Life at Sloane House YMCA


Life at Sloane House - Coming to Dream Land

In the summer of 1988, as one of the first 2 exchangees of ICYE (International Christian Youth Exchange, an exchange program founded after World War II) from China, I was placed at Sloane House YMCA in New York City. It was a one-year program. ICYE sent 2 exchangees from the US to China and China sent 2 exchangees to America in the same year. I could hardly control my enthusiasm when I thought of coming to New York City. I pictured it thousands of times in my head while preparing for the trip: it was a beautiful, exotic and adventurous place where the whole world evolved around it, where everyone dreamed to come to.

United Airline's 747 was packed. The flight was long and exhausting. When the plane approaching San Francisco International Airport, I watched the landscape of this beautiful city. America, the land of Beautiful! The sky was clearer and air was fresher.

After a brief orientation at Cleveland, I boarded the flight heading to New York City. I arrived at JFK Airport at 3:00 in the afternoon on July 29th of 1988. ICYE headquarters staff picked me up at the airport and drove me straight to Sloane House YMCA. While in the car, my heart was beating hard, eyes wide open and my breathing was heavy. I was just too excited about everything in my sight: the airport, the people, the bridge, and the skyline. I was the luckiest person in the entire population in China! Statistically, I had a greater chance of winning lotto than living and working in Manhattan, given the size of the population, and you can’t be luckier than that.

Built in the early 30s by William Sloane, a wealthy man at the time I was told, Sloane House YMCA building’s neo-gothic look had its New York-style charm. It was located at the southeast corner of 34th Street and 9th Avenue. Tii Carol was the first person I met at Sloane House. She was a former ICYE exchangee to then West Germany just a few years before. She was now the manager of Hospitality Center at Sloane House YMCA. She was waiting for me in her office. At that moment, neither she nor I had imagined our friendship would last our life time. She became one of the most important people in my life. She greeted me and handed me a key for my room on the 7th floor. Holding my key in my hand tightly, as if it would slip away, I was excited to get upstairs. The elevator seemed took forever to get to the 7th floor. I opened my room. It was 7 by 10, a box-size room had one small bed and a tiny standing closet and a desk with a TV on it. It had one window facing Westside. I quickly unload my luggage and went to the lobby area where Tii was waiting for me. She took me to a TGIF at the northeast corner of 8th Ave and 34th Street for a welcome dinner at 5:00 in the afternoon. When we were seated, I didn’t know what to order. It seemed everything was too expensive and I didn’t want to offend Tii, so I ordered a burger. That was my first restaurant meal in the United States. It was also my first taste of the wealth of this country. I could not believe how much the dinner cost: $50 for 3 people! I said to myself afterwards I would never be able to afford nor would I want to spend this much for a meal as long as I was in America. $50 equals 190 Yuen! The exchange rate was $1 to 3.8 then, a 3-month salary for a “middle class” professional and I didn’t even remember what it tasted like 5 minutes later! For the next two days, I would go to McDonald’s at the corner of 10th Ave and 34th Street with the coupon Sloane House Y provided me. It was part of the agreement: Sloane House provided me with room and board and weekly stipends and I worked full time at the International Hospitality Center, a front desk function. The value of the coupon was $3.50. Since I had yet received my stipends and only had two dollars in my pocket when I arrived at the Sloane House, my order could not exceed the coupon value.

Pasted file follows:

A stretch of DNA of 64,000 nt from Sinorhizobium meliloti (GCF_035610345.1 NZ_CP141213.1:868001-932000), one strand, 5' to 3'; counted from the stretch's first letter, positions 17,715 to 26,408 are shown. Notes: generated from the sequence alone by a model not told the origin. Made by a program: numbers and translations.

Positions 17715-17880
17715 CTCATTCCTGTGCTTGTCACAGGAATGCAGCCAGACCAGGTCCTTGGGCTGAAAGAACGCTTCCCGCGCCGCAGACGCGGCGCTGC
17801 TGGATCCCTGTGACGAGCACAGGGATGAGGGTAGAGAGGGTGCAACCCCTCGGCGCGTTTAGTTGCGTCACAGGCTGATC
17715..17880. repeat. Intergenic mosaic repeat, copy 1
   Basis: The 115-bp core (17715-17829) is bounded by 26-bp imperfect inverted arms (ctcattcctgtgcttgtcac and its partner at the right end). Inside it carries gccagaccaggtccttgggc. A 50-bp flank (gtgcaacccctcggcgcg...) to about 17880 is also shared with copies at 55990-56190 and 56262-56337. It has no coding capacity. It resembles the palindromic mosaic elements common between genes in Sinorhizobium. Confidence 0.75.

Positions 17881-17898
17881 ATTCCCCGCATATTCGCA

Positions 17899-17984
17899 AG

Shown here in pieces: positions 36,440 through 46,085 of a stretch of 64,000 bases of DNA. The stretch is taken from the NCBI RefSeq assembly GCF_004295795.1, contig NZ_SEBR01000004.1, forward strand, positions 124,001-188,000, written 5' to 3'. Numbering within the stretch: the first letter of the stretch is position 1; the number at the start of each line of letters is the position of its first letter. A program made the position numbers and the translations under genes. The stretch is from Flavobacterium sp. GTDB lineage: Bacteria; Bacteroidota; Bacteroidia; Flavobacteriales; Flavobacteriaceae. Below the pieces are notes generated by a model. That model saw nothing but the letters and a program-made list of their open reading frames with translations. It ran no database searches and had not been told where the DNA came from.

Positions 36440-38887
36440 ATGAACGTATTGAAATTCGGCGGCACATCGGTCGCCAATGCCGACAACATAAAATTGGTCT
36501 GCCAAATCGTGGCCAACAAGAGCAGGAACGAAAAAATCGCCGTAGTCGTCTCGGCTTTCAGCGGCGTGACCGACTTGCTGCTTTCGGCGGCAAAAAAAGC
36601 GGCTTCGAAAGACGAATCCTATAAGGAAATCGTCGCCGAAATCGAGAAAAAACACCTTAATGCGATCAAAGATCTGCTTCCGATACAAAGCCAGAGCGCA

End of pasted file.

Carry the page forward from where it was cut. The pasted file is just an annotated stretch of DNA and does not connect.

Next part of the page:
McDonald was my gateway of realizing the wealth gap between China and America. This had nothing to do with the quality of the food at McDonald’s nor had anything to do with the taste of the food on the menu. It was the little things that I was in awe of: you could just pick as many well-packaged little bags of sugar, salt, pepper and ketchup as you pleased for your meal! I got slapped on the head from my father for eating a spoonful of sugar when I was a kid, not because it was unhealthy for me to eat sugar like that, but because there was not enough to last the whole month if I ate it like that. Everything was rationed when I grew up. I could not help but thinking what my dad would think if he ever saw life in America. He worked all his life just to make sure there was enough food on the table everyday. Unfortunately he did not have the chance to come visit America. He passed away a few years ago.

MY first night in Manhattan was one of the most memorable nights in my life. It was a humid hot summer night. fortunately Club34 on the 2nd floor was air conditioned. So I came down quickly after left my luggage in the room. It was a movie night. I stayed till midnight to watch the movie. it was Clockwork Orange. The only thing I could comprehend was freakiness, weirdness, bizarre and violence. I was too excited to sleep that night, not because there were ambulance siren sounds all night. The following day was Sunday. I was up early and ready to go. My work would not start until next Monday. So I went to Greenwich Village on foot along 9th Avenue. It was the daytime so I did not see as many people I expected. Posters were all over the place. I was drawn to an album cover in a window display of a music store: The singer in the picture was half naked. I could not tell if it was a man or woman. It left me such a strong impression. Years later, when I gradually broadened my cultural senses, I realized it was a he and his name was Prince.

For the ensuing days, before I received my first stipend, food coupons were my only currency. I would either eat at the cafeteria on the first floor or at McDonald’s. Finally pay day came. It was Thursday. It was surreal when the accountant handed me the weekly paycheck - $80. I was overjoyed! I determined to save every penny I earned and bring them home to share with my family and friends. I was very proud of myself and I knew my family would be proud of me too.